LLNL has a long history of leveraging unique capabilities and expertise for a variety of mission-critical challenges. Several specialized resources are being leveraged to support the fight against COVID-19.
Mobile (truck-mounted) biolaboratory
- We maintain a truck-mounted biolaboratory for emergency deployments. This mobile laboratory is outfitted with a one-pass HEPA-filtered glovebox, three Class II biosafety cabinets, two autoclaves, freezers, robotics for liquid handling, PCR machines and standard biolab equipment.
Biosafety Level 3 laboratory
- Onsite at LLNL is a Biosafety Level 3 laboratory that enables efficient testing of promising therapeutic candidates for pathogens such as COVID-19.
Genomic sequencing and bioinformatics
- We have state-of-the-art DNA sequencing capabilities to perform viral sequencing to identify outbreak strains, mutations and genes from COVID-19 infected patients. Our bioinformatics tools use the new sequence information to conduct rapid transmission tracing, analyze phylogenetic relationships and design sensitive signatures for DNA-based diagnostic assays.
3D printing and rapid prototyping
- Our engineering research efforts and capabilities can support a broad range of response activities, including:
- Additive manufacturing, material development, systems design and design optimization
- Nanoscale implantable devices, biocompatible materials and electro-bio interfaces
- Design, fabrication, characterization, packaging and integration of biological micro- and nano-systems
- Design and development of tiny electromechanical devices, electronics, photonics, structures and actuators
- LLNL is a founding member of the Accelerating Therapeutics for Opportunities in Medicine (ATOM) consortium, a partnership with the Frederick National Laboratory for Cancer Research, the University of California, San Francisco and GlaxoSmithKline. The consortium has successfully demonstrated new computational approaches for rapidly designing new drug molecules for cancer therapies in weeks (rather than years). These new design tools are being applied to optimization of the safety and effectiveness of potential drug molecules discovered in large-scale COVID-19 computational screens.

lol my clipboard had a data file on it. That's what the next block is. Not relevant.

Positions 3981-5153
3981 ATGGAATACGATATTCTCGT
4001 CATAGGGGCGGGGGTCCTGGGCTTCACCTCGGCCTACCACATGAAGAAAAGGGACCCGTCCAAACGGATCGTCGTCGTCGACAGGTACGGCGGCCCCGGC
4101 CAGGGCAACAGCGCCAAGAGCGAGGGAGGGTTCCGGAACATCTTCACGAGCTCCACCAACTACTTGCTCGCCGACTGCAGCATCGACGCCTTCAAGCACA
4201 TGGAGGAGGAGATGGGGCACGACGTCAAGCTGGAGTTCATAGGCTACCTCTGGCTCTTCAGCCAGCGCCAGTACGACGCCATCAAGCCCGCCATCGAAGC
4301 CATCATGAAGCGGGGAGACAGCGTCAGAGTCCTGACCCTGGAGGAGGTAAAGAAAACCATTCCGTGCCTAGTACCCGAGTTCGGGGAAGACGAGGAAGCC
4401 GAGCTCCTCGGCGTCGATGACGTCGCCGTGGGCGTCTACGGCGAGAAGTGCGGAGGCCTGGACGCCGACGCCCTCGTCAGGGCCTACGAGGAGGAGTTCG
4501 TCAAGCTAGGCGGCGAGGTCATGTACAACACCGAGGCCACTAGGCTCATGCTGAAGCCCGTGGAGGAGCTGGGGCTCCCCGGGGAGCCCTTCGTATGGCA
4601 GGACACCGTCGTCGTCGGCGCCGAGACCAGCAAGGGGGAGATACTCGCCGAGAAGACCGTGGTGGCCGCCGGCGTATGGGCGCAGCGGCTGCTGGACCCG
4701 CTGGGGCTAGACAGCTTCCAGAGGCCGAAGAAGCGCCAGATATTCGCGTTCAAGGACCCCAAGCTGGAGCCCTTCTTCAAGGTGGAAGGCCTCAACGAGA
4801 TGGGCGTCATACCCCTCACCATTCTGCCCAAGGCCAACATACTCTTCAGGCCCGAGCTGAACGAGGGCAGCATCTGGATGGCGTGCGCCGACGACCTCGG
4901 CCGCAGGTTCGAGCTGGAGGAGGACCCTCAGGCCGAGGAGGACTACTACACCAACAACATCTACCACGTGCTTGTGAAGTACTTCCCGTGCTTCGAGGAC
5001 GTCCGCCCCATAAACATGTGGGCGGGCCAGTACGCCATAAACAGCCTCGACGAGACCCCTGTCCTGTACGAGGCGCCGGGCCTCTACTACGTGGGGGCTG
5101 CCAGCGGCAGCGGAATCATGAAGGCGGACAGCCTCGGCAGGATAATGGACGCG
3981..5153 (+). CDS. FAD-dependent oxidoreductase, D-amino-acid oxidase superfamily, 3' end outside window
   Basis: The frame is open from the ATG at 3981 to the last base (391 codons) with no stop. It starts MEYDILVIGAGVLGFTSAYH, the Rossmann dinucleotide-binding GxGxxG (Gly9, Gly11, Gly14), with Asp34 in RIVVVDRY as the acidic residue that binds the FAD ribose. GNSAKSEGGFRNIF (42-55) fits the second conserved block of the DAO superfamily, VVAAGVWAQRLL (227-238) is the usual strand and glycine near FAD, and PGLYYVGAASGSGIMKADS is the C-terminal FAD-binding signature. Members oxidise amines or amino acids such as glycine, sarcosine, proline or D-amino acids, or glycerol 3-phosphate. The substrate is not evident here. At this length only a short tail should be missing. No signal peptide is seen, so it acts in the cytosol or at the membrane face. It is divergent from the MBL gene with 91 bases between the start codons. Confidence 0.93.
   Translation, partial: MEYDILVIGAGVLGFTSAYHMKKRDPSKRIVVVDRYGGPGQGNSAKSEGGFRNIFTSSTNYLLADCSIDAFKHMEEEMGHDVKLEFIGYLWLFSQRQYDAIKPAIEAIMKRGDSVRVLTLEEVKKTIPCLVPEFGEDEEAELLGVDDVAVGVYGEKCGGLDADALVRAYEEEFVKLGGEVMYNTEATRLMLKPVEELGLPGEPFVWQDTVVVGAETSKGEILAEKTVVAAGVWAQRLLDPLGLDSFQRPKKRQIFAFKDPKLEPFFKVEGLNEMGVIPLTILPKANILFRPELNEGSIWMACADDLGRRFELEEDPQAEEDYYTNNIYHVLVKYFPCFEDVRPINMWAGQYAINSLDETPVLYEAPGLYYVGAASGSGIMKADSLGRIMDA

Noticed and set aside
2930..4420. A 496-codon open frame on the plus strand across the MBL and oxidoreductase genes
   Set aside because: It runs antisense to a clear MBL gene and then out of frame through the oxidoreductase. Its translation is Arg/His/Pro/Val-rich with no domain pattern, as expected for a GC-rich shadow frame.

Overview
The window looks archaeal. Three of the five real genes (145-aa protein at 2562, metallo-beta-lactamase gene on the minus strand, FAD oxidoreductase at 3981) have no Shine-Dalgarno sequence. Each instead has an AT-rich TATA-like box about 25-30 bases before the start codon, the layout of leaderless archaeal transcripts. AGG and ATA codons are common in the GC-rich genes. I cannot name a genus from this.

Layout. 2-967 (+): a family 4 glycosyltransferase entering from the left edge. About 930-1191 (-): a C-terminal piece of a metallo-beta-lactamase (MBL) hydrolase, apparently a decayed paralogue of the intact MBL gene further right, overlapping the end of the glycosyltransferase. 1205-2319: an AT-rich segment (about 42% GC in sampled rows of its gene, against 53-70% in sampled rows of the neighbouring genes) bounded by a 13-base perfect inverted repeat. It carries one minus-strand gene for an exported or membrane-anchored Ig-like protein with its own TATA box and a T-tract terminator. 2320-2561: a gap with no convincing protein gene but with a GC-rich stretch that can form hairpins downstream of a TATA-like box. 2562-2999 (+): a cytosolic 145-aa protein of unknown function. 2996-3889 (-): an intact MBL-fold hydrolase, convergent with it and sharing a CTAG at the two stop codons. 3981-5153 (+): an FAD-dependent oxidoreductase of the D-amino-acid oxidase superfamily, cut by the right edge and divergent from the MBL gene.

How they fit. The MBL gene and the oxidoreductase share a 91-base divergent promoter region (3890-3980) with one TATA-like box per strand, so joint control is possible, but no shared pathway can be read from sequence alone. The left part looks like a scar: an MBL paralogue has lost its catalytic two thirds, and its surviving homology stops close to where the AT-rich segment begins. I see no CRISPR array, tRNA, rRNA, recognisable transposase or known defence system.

- The American Heart Association (AHA) and LLNL have formed a strategic business partnership to overcome the burden of drug discovery, cost and access. The two organizations will leverage the world’s most powerful supercomputers to accelerate drug discovery. LLNL scientists and engineers in collaboration with AHA-funded scientists will create a simulated environment that rapidly and precisely predicts how drugs bind to their target proteins and will test these predictions in experimental systems to generate a robust drug pipeline of new and targeted therapies.
Onsite and remote operations
- When LLNL went into “minimum safe operations” on March 17, 2020, it experienced the unprecedented transition of onsite staff becoming offsite remote workers basically overnight. The Livermore Information Technology (LivIT) Program was instrumental in identifying, developing, and implementing the tools necessary to support Lab operations so employees could perform their duties whether working from home or onsite. Read more about workforce safety, telecommuting, and cybersecurity protocols via the LLNL Computing website: COVID-19 Operations.
- Also key were changes to the operations and maintenance of the National Ignition Facility (NIF), a unique facility that provides the scientific community with an unprecedented capability for studying materials at extreme pressures, temperatures, and densities. Read more about remote NIF operations via the LLNL Computing website: NIF Remote Software Updates.